1st Edition

The Practical Role of The EU’s Values in Diplomacy with China Complacency, Self-Censorship and Misunderstanding

By Max Roger Taylor Copyright 2024

    Delivering a ground-breaking analysis of the EU’s diplomatic meetings (or dialogues) with China, this book reveals how the EU’s values rarely feature in exchanges, due to ingrained cultures of complacency and self-censorship amongst EU officials.

    Based on extensive interviews, and focusing on individual perceptions and practices, the book also highlights how intercultural misunderstanding and unreflective beliefs contribute to this troubling status quo with serious implications. Furthermore, these dynamics run contrary to the Lisbon Treaty (2009) – where the EU states that its values inform its external relations – threatening the rules-based order that upholds the universal values and international norms the EU shares. At a time of flux in EU-China relations and geopolitical instability, this book’s timely insights will be of great interest and value to scholars and practitioners alike.

    This book will be of key interest to scholars and students of European (Union) foreign policy and diplomacy, EU-China relations, Chinese foreign policy, human rights diplomacy, sustainable development, trade policy and more broadly in European and Asian Studies, and International Relations.

    1. Introduction: China, the Greatest Test for the EU’s Values and Principles

    Part I: Conceptualising and Contextualising the Role of the EU’s Values in EU-China Dialogues

    2. Defining Value Mainstreaming in the EU’s Diplomacy: A Conduit for the EU’s Normative Power with China

    3. EU-China Dialogues and the Role of Values in a Deteriorating Relationship

    Part II: Complacency and Self-Censorship in the EU’s Diplomacy with China

    4. An Institutional Culture of Complacency

    5. An Institutional Culture of Self-Censorship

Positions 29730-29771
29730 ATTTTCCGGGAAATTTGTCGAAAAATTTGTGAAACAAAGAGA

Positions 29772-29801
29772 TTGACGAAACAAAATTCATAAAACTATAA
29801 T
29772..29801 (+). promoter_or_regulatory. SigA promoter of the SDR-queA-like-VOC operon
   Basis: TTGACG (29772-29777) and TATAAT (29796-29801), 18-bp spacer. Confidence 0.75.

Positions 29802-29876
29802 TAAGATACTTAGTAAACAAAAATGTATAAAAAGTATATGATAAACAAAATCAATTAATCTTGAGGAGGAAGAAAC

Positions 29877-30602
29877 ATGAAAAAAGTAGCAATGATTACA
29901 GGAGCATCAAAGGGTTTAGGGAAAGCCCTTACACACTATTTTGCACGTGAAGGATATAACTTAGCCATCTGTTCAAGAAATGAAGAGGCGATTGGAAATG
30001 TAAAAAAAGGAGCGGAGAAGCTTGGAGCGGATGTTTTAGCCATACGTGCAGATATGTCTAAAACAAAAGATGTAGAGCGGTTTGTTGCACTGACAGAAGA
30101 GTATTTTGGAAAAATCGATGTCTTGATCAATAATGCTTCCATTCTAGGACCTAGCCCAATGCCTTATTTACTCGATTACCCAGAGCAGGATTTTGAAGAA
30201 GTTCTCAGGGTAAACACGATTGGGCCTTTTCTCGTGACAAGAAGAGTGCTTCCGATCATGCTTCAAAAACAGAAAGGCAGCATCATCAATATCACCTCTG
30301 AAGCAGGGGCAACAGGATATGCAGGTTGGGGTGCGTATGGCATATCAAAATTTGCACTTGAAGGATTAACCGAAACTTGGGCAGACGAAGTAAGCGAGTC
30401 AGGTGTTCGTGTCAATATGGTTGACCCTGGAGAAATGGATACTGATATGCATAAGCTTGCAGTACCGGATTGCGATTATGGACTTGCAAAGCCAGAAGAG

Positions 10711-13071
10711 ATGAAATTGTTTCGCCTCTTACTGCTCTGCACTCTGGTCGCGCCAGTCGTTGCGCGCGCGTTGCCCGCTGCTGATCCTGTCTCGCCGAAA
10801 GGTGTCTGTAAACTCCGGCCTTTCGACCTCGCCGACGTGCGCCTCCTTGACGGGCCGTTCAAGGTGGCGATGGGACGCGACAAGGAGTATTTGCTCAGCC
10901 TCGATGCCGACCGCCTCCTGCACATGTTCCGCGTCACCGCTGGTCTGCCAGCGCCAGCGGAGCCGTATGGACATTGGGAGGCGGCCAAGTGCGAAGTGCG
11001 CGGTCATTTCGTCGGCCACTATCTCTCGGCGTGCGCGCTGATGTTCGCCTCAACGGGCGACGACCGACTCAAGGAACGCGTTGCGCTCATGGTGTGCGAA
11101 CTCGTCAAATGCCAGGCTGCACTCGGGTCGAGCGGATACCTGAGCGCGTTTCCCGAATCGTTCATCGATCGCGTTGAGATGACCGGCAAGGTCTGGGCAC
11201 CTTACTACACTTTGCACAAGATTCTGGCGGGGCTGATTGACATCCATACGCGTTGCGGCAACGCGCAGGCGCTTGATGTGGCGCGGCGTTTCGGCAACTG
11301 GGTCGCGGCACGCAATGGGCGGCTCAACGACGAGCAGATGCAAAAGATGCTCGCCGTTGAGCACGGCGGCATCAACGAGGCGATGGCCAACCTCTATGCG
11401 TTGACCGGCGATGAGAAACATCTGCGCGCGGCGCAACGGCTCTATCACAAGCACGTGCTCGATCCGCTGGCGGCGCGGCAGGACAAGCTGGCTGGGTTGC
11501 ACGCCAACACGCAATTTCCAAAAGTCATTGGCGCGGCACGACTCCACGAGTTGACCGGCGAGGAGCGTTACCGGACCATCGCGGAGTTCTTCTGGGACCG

6. The EU-China Human Rights Dialogue: Examining the Reality Behind a Cautionary Tale that Fuels Self-Censorship

    7. The Value Vacuum in the Internal Meetings Coordinating EU-China Dialogues: Illustrating the Institutionalised Nature of Complacency and Self-Censorship

    Part III: Reflectivity and Intercultural (Mis)Understanding in EU-China Dialogues

    8. Value Mainstreaming Approaches and Critical Reflectivity

    9. The Intercultural Barrier to Value Mainstreaming

    Part IV: Assessing the Status Quo of EU-China Diplomacy and Charting a More Principled Future

    10. Partial Mainstreaming and Ad-Hoc Coordination: How the EU’s Values Can Enter EU-China Dialogues Without Systematic Action and Why this Falls Short

    11. Conclusions: Reinforcing the Paradigm Shift and Strengthening the EU’s Normative Power with China at a Crucial Juncture

    Appendix I: Interview List


    Max Roger Taylor is a trained political scientist with a focus on EU-China diplomacy, based in the United Kingdom. He has taught at the University of Bath and the University of Dundee, published in leading academic journals and his experience has included participation in EU-China dialogues.

    'Taylor's well-written book is a must-read. It illuminates what is usually a black box phenomenon. A review of the policy narratives of European diplomats and officials reveals that European civil servants in charge of China engagement have at times acted against the Lisbon Treaty's goals.'

    Andreas Fulda, Associate Professor at the University of Nottingham’s School of Politics and International Relations, UK


    'Can the European Union successfully externalise its values in a world increasingly defined by power politics and inter-cultural divergence? In this landmark volume, Max Roger Taylor shows first-hand how diplomats seek to articulate the EU’s normative power in their relations with China, and the challenges they face in doing so. By studying dynamics behind closed doors, Taylor paints a vivid picture of normative power in practice. A must-read for followers of EU foreign policy.'

    Benjamin Martill, Lecturer in Politics and International Relations at the University of Edinburgh, UK and Associate at LSE IDEAS